Oct 10, 2017
Ever tried managing a sales team full of individuals?
Happy days, months, quarters, pipelines, clients, and results when their differences and the differences of their sales manager brings them altogether. When they don’t, it normally ends up ugly, soon followed by very ugly, sometime after very ugly comes realisation. One realisation is that their differences divided them. It all starts with differences in their training.
Too many organisations have salesforces that have been trained differently, have used different sales tools, have different approaches to sales, and have different sales philosophies.
Put all these differences together in one sales team and what do you have? Different everything. Smart organisations struggle with ‘different’ because it often leads to inconsistent sales results, team conflict, and a sales culture of individualism. These practices are the bane of the Sales managers and often leads to ‘very ugly’.
Expectations of Sales Managers
Sales managers have high expectations of their sales team members. They expect them to understand themselves and how their behaviour affects others. They expect them to improve their sales strengths and reduce their sales weaknesses. One strength they want to see relentlessly is the practice of building trust between the sales team their clients.
Another given is the sales team understand clients are motivated by different things, are in different financial situations, and play different roles in the sales process.
So there’s a few expectations to mull over, let’s look at some of the bug-bears sales managers have to put up.
Bug-bears of Sales Managers
One bug-bear of sales managers are the questions they hear and read their sales staff ask, or don’t ask their clients during meetings, on the telephone or via email. There is often no structure, no purpose, and no strategy to their questioning. Just random questions that often have the client at best confused at worst repeating themselves while the meeting clock is ticking.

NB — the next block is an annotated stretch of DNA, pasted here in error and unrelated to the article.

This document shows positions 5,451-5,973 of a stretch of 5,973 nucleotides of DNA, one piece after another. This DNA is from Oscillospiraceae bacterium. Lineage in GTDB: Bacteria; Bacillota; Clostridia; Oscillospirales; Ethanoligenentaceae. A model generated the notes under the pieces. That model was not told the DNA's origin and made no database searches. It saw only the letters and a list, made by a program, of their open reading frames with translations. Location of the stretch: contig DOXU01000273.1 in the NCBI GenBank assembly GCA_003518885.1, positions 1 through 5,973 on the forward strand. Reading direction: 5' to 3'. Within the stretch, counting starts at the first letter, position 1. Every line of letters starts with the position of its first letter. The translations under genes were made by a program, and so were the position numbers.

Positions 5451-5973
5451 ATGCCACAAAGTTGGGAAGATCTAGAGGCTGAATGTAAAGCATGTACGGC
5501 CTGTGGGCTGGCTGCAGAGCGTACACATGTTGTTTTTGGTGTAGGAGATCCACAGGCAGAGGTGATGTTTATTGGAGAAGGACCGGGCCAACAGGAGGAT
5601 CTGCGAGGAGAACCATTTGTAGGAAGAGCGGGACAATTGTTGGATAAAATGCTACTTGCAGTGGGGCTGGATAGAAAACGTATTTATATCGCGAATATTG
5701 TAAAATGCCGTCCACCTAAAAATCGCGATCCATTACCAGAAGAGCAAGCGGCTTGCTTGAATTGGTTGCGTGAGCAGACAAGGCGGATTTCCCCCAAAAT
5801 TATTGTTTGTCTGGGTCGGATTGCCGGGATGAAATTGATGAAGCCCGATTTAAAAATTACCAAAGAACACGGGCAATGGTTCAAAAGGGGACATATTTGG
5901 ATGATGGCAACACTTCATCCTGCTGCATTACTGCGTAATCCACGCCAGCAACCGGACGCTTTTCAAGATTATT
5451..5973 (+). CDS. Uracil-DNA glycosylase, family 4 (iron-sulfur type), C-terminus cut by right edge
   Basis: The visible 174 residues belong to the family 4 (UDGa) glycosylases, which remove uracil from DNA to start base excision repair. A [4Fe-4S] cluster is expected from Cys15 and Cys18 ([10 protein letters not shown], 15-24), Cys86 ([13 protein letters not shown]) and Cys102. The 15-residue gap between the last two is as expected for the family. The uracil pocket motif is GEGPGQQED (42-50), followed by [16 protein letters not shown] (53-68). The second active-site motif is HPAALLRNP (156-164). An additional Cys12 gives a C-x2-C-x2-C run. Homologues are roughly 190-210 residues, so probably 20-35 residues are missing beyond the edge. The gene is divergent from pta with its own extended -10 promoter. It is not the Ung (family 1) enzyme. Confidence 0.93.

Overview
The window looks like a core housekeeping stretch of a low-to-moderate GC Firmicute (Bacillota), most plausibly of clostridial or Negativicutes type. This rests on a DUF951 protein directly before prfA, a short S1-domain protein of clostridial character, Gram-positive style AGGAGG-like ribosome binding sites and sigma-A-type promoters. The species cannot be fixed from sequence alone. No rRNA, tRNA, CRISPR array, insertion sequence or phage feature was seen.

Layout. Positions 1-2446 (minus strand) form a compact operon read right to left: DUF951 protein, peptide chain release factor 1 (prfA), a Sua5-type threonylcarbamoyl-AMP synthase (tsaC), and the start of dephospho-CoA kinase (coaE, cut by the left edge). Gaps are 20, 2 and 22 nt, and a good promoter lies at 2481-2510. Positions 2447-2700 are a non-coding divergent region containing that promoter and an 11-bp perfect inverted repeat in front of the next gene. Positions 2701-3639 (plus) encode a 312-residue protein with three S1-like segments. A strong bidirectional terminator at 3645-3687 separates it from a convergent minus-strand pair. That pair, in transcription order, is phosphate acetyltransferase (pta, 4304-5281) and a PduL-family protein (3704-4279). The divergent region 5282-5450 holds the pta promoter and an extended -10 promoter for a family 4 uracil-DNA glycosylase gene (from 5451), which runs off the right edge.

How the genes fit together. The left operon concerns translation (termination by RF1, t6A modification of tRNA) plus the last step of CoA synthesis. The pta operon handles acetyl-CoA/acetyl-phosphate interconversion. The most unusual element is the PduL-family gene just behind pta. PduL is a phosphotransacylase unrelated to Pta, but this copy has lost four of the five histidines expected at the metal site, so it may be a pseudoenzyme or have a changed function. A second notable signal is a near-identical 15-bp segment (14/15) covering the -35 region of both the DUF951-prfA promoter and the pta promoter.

Another bug-bear is how the sales staff actually sell the organisation’s products and services. Some present the ‘client-need’ they think they’ve found, others discuss the features of their products and services until the cows-come-home, others deride their competitors, and some just rattle off statistics that mean nothing to ‘that’ client. A few talk benefits without really knowing how there derived from the features of their products and services. An awful and dangerous approach.
All big bug-bears! Which often leads to the biggest bug-bear of all, no reporting of client interactions, no update, no notes, no records, no data, and no nothing, which means no history! And we all know what no history leads to. Trouble!
So where do I start and how do I bring my sales team together?
How do you bring a team individual stars to form a star team?
Well one place to start is to train them all the same way.
The value you offer your customers
The strength, breadth and trust of your relationships with clients
Doing the right thing – developing sustainable, consultative partnerships with your buyers that deliver long-term value to all parties
Following these basics will move the team from where they are now to where the company needs them to be in the future. Here's how:
Create sustainable, trusted relationships with the right buyers through:
Identifying which relationships to invest in and how best to do it
Quickly building rapport and establishing trust
Focus on and delivering value in every conversation
Positioning your ideas and offerings for maximum impact
Collaborating and seeking commitment to move forward
Use sales tools and data repositories better:
Octagon™ profiling is one way to understand your behavioural preferences and their impact on others:
Levels of Thinking, Spicy Questions and Focus-5 to lift relationships to a higher level
Value Sheets to demonstrate a focus on value to the buyer
N-F-B and Storytelling to better position offerings and prove capability
CC Notes to maintain collaborative momentum
Smarter Selling incorporates the use of Octagon™ if you'd like to learn more.
If you're using a CRM, or ERP
Work with your analytics team to model past sales trends
– why did you win that opportunity?
- what could others learn from your won and lost opportunities?
- who are your at risk clients?
- what stage in their lifecycle is best to connect?
- what patterns are emerging when you align industry and internal data?
No matter which CRM you're using, you've got more information available now than ever. Dynamics 365 for Sales is one training program we offer, but check with your CRM supplier what solutions are available for yours.